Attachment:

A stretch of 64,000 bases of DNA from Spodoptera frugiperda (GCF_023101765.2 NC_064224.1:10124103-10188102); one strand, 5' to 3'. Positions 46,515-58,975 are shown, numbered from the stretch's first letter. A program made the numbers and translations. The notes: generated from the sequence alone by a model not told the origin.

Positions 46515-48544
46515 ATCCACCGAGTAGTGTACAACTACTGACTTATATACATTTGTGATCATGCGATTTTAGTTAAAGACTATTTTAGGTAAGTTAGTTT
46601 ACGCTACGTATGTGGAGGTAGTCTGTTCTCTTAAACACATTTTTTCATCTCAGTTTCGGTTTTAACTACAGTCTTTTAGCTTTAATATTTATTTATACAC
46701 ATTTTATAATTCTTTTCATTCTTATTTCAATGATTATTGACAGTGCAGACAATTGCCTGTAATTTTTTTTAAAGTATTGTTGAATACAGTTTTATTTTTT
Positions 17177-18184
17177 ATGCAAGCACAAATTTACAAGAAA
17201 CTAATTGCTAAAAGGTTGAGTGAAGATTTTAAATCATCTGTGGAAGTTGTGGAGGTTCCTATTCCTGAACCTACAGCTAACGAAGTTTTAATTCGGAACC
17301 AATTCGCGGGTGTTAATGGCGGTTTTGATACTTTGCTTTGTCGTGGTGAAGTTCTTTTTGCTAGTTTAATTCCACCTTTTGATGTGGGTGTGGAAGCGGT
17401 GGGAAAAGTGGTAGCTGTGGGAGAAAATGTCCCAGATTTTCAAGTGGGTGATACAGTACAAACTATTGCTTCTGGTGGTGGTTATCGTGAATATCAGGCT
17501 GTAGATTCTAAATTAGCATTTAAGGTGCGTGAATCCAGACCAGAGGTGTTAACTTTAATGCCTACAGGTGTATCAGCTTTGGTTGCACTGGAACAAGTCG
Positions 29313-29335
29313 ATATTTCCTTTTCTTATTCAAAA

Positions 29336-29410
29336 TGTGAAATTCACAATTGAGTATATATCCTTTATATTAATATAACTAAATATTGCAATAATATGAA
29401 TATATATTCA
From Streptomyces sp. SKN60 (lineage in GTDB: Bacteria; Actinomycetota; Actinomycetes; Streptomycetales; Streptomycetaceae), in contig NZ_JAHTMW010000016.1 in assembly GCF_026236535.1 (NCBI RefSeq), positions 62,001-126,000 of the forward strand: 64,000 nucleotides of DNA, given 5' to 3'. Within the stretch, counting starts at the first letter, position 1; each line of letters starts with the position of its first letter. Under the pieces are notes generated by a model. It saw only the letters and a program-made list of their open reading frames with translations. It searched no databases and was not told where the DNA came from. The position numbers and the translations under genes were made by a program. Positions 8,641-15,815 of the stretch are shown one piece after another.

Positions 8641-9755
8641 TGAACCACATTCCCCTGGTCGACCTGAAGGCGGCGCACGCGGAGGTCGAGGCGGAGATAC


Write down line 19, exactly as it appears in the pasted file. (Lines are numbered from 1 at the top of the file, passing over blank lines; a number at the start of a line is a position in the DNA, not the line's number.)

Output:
8641 TGAACCACATTCCCCTGGTCGACCTGAAGGCGGCGCACGCGGAGGTCGAGGCGGAGATAC